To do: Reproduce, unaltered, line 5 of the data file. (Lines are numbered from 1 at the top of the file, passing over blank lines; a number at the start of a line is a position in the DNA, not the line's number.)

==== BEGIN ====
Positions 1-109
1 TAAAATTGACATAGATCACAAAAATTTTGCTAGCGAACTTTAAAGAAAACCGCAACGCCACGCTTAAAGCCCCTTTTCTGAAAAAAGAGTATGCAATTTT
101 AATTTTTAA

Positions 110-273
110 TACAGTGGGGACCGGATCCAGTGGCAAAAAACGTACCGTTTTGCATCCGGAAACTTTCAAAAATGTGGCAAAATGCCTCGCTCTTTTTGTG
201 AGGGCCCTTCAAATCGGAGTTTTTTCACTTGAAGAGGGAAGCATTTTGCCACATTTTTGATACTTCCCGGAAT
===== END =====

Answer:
110 TACAGTGGGGACCGGATCCAGTGGCAAAAAACGTACCGTTTTGCATCCGGAAACTTTCAAAAATGTGGCAAAATGCCTCGCTCTTTTTGTG